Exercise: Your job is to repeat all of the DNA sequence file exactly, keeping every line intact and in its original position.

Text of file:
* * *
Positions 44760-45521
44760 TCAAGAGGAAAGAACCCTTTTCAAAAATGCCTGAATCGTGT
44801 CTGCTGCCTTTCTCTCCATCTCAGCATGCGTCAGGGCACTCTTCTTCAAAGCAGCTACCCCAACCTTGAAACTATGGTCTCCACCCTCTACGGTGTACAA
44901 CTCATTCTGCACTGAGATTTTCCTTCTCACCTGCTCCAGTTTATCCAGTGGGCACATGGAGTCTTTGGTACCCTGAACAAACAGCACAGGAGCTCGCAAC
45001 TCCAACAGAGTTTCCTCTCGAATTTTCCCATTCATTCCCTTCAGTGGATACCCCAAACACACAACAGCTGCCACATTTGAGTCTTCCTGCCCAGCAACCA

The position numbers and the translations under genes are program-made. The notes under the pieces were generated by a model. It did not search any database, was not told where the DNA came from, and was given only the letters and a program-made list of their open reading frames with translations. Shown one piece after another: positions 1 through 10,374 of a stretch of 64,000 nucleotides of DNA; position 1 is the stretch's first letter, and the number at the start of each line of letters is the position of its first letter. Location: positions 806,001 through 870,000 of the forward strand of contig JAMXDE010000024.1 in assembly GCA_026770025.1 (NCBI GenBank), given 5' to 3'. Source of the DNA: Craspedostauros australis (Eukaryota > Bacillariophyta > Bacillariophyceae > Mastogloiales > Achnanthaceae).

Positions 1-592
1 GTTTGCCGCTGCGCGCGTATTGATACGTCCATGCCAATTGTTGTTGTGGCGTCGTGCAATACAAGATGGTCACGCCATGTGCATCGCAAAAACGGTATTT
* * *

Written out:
Positions 44760-45521
44760 TCAAGAGGAAAGAACCCTTTTCAAAAATGCCTGAATCGTGT
44801 CTGCTGCCTTTCTCTCCATCTCAGCATGCGTCAGGGCACTCTTCTTCAAAGCAGCTACCCCAACCTTGAAACTATGGTCTCCACCCTCTACGGTGTACAA
44901 CTCATTCTGCACTGAGATTTTCCTTCTCACCTGCTCCAGTTTATCCAGTGGGCACATGGAGTCTTTGGTACCCTGAACAAACAGCACAGGAGCTCGCAAC
45001 TCCAACAGAGTTTCCTCTCGAATTTTCCCATTCATTCCCTTCAGTGGATACCCCAAACACACAACAGCTGCCACATTTGAGTCTTCCTGCCCAGCAACCA

The position numbers and the translations under genes are program-made. The notes under the pieces were generated by a model. It did not search any database, was not told where the DNA came from, and was given only the letters and a program-made list of their open reading frames with translations. Shown one piece after another: positions 1 through 10,374 of a stretch of 64,000 nucleotides of DNA; position 1 is the stretch's first letter, and the number at the start of each line of letters is the position of its first letter. Location: positions 806,001 through 870,000 of the forward strand of contig JAMXDE010000024.1 in assembly GCA_026770025.1 (NCBI GenBank), given 5' to 3'. Source of the DNA: Craspedostauros australis (Eukaryota > Bacillariophyta > Bacillariophyceae > Mastogloiales > Achnanthaceae).

Positions 1-592
1 GTTTGCCGCTGCGCGCGTATTGATACGTCCATGCCAATTGTTGTTGTGGCGTCGTGCAATACAAGATGGTCACGCCATGTGCATCGCAAAAACGGTATTT